Seoul Grand Park celebrates Culture Day with Sri Lankan elephants

Wednesday, 15 June 2016 00:00 -     - {{hitsCtrl.values.hits}}



Seoul Grand Park Director Cheonheon Song and the Sri Lankan Embassy to Korea Ambassador Manisha Gunasekera held a culture festival to wish the healthy growth of Asian elephants at 4 p.m. on Saturday, 11 June.

In 2010, Gazaba (male, born in 2004) and Sugela (female, born in 2004) were donated from the Sri Lankan government and have grown together in the Seoul Grand Park before they hit puberty this year.

Representatives from both organisations gathered together to raise awareness for elephants, which are nearly extinct, and wished for the healthy growth of Asian elephants.

The Seoul Metropolitan Government received the two elephants from Sri Lanka in September, 2010.

In the past, there were three elephants, Sakura (female, born in 1965), Kami (female, born in 1981), and Kanto (male, 1981), but since they became old without having any offspring, the City wrote a donation request to the Sri Lankan government.

After being discussed in the Sri Lanka parliament, the request was confirmed and the Seoul Zoo was able to get two elephants (born in 2004). The elephants that came to Korean that year are the ones which had birthdays: Gazaba (male) and Sugela (female). These two, along with the original three, mean that there are five elephants in the Seoul Zoo.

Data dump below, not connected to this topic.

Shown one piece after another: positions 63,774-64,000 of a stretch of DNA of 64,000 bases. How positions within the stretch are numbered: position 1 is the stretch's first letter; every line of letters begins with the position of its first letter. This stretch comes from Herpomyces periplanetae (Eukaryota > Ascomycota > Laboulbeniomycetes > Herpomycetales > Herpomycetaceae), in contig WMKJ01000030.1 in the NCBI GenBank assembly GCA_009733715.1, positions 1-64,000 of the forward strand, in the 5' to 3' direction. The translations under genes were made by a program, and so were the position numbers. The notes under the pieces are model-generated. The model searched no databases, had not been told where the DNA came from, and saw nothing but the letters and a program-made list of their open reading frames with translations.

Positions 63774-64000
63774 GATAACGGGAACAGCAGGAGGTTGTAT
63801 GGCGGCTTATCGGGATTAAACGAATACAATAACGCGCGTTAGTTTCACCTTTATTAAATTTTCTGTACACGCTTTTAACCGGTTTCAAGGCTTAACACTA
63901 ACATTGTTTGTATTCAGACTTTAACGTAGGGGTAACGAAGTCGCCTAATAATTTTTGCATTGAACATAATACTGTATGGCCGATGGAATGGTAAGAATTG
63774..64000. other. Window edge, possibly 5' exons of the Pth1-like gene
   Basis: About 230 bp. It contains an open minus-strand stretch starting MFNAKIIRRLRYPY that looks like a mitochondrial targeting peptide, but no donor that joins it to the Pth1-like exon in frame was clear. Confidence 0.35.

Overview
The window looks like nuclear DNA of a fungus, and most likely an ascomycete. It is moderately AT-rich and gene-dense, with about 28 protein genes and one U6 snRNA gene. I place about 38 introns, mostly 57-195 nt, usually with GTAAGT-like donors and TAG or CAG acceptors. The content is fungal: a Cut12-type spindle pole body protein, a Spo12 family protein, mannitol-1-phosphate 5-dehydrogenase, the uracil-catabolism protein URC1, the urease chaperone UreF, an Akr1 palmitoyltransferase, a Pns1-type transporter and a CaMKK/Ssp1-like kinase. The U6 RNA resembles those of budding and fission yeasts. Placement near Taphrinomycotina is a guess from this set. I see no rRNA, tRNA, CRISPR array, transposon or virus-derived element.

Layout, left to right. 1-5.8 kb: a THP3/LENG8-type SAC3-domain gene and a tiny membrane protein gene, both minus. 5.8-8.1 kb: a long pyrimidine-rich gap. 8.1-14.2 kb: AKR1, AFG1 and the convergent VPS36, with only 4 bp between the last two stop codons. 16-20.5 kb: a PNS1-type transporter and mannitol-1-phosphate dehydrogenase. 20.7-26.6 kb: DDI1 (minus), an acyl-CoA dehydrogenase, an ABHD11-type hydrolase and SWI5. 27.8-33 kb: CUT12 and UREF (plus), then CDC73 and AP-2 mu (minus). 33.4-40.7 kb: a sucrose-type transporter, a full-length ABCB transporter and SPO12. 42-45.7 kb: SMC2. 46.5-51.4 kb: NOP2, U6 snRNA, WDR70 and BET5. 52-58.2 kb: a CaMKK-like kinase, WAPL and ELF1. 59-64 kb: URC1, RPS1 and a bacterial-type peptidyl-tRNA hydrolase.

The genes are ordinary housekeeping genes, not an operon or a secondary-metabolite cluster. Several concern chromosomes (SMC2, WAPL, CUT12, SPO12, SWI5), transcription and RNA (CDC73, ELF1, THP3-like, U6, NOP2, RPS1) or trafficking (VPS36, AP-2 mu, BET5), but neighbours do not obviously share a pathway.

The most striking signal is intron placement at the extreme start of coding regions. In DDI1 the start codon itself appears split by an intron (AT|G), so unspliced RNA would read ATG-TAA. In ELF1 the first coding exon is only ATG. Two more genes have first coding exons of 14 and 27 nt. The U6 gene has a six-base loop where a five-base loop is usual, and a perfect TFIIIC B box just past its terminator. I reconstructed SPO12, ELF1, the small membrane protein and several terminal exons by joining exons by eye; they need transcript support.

The festival began with a large scale wall painting and celebration speeches from both organisations. They gave fruit cake full of nutrients to Gazaba and Sugela, who will soon become adolescents, to wish for their healthy growth. After that, a traditional Sri Lankan performance followed.

Before the official festival took place, the director of the Seoul Grand Park and the Sri Lankan Ambassador drew elephants on the external walls of the park to symbolise their love for elephants.

To celebrate the healthy growth of elephants, the park will put fruit that the elephants like on top of dried hay, which will serve as a nutritious meal for the elephants before the hot summer.

After delivering the cake, the performance prepared by the ambassador took place and traditional snacks were provided to mark the finale. Professional dancers danced to the beat of traditional drums while Sri Lankan traditional snacks pleased the mouths of zoo visitors as they enjoyed the various cultures of animal habitats.

Meanwhile, before the official ceremony started, an elephant painting contest took place among elementary students. The contest was held in order to promote a better environment where Asian elephants, which are about endangered due to the destruction of their habitats and cruel poaching, are protected. 

The year 2017 marks the 40th anniversary of the establishment of diplomatic relationship between Korea and Sri Lanka, and this was a meaningful event where the two countries improved their friendship and exchanged cultures through animals.

“The event with the Sri Lankan Embassy strengthened the two countries and served as a cultural playground, where various cultures were shared and communicated through animals while promoting the culture of protecting endangered animals. I hope many citizens enjoyed the event,” said Cheonheon Song.